Unintended pregnancies, which make up nearly half of U.S. pregnancies, are another factor. Women who do not plan to become pregnant may not seek treatment for their chronic conditions and may be less likely to adhere to prenatal guidelines. Lack of insurance and access to quality health care can also contribute to poor prenatal health.

Evidence also suggests that stereotyping and bias within the healthcare system yield racial and ethnic disparities in health, which may contribute to the rising maternal mortality rate. The interplay of heart disease and maternal mortality may also be exacerbated by the way in which severe heart disease is more common among Black women.

“Black women’s risk of dying from CVD is 3.4 times higher than that of white women,” noted ACOG in its 2019 release. “This disparity is due, in part, to racial bias and overt racism that exists in the provision of health care and in health system processes. The greatest health disparities in the management of CVD for black women usually exist prior to pregnancy when risk factors are not identified.”

Women are susceptible to a variety of well-known risk factors for heart disease that affect everyone, such as poor diet, obesity, and inactivity. Women may also experience additional heart disease risk factors, including diabetes or high blood pressure, during pregnancy.

Rates of high blood pressure in particular are on the rise among pregnant women, according to a report published in the American Heart Association’s journal Hypertension in September 2019. Of the nearly 151 million childbirth-related hospitalizations analyzed from 1970 to 2010, researchers found that almost 1 million women had chronic high blood pressure during pregnancy, with the rate increasing an average of 6 percent each year since 1979. Black women had more than twice the rate of high blood pressure during pregnancy of white women.   

Advanced maternal age and increasing rates of Caesarean sections factor into elevated rates of maternal mortality as well, since they both raise the risk for life-threatening complications. Many women may also fail to recognize certain warning signs that their lives may be in danger after giving birth. While new moms may be coached on how to identify signs of an infant emergency, they may not receive instruction on how to take care of themselves, such as how to distinguish between normal postpartum recovery and worrisome symptoms, like extreme pain.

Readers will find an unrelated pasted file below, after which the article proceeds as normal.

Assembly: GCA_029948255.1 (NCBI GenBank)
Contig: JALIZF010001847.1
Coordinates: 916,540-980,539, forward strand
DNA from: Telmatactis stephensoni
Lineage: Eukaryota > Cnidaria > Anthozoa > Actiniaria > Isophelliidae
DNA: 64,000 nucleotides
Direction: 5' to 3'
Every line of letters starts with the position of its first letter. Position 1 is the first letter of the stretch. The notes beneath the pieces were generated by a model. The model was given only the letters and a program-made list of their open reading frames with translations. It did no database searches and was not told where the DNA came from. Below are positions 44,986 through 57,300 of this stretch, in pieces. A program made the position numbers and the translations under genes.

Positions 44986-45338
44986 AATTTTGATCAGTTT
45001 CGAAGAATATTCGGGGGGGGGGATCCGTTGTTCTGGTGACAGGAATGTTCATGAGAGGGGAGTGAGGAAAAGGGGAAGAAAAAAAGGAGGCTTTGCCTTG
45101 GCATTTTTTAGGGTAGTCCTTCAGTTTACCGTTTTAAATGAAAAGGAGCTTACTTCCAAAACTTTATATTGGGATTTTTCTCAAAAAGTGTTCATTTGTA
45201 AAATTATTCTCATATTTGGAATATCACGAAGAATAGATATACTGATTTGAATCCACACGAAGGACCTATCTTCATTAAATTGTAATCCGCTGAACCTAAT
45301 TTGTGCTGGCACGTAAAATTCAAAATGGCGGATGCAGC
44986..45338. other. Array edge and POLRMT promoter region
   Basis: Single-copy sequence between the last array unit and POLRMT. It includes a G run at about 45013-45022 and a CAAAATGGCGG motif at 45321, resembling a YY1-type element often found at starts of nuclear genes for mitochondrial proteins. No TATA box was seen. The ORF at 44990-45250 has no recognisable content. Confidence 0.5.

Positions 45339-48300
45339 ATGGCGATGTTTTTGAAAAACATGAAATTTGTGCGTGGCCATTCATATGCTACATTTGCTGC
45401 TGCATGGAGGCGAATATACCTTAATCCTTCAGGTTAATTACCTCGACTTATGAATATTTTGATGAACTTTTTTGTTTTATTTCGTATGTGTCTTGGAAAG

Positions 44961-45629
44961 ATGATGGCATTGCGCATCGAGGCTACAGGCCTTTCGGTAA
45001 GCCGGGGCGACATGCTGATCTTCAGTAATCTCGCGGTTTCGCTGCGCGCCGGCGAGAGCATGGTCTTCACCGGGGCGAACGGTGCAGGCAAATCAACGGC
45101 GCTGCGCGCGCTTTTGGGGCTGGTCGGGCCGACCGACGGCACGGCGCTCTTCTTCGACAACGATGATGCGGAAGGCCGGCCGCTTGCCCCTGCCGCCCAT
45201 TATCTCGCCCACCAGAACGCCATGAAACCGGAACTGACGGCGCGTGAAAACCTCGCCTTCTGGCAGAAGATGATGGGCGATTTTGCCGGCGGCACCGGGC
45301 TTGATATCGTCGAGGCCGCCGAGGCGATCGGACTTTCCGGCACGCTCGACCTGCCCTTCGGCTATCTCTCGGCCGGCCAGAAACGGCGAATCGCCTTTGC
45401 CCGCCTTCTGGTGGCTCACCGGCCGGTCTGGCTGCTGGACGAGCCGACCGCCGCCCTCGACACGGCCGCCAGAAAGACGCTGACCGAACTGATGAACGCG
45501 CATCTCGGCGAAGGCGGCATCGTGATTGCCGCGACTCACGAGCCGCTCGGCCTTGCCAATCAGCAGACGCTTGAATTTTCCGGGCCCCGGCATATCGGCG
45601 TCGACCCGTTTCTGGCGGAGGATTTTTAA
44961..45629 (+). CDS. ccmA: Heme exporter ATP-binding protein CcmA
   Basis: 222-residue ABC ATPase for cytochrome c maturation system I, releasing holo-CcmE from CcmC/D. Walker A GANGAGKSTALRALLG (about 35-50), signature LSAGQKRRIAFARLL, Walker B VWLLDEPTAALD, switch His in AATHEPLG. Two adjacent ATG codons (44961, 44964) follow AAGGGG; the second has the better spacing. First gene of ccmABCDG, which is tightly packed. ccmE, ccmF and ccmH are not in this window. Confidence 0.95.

What’s being done to combat the issue?
Some states are working hard to lower maternal mortality rates. The California Maternal Quality Care Collaborative, for example, provides real-time data to participating hospitals and trains staff on how to handle common problems. The results are promising: The maternal death rate in California declined by 55 percent between 2006, when the organization was founded, and 2013.

Another initiative is the Alliance for Innovation on Maternal Health (AIM), funded in part by ACOG. AIM helps equip health care organizations to reduce maternal morbidity and mortality, according to ACOG. Healthcare systems across the country can voluntarily join the program and receive resources and patient safety information.

Amid rising rates of maternal deaths due to heart disease, ACOG released comprehensive guidance in May 2019 advising that all women be screened for heart disease during pregnancy and after birth. ACOG also recommends that pregnant women with high blood pressure be evaluated by their primary care physician or cardiologist 7 to 10 days after they deliver. Pregnant women with heart disease or other heart problems should see their doctors no later than 14 days after giving birth.

How to protect yourself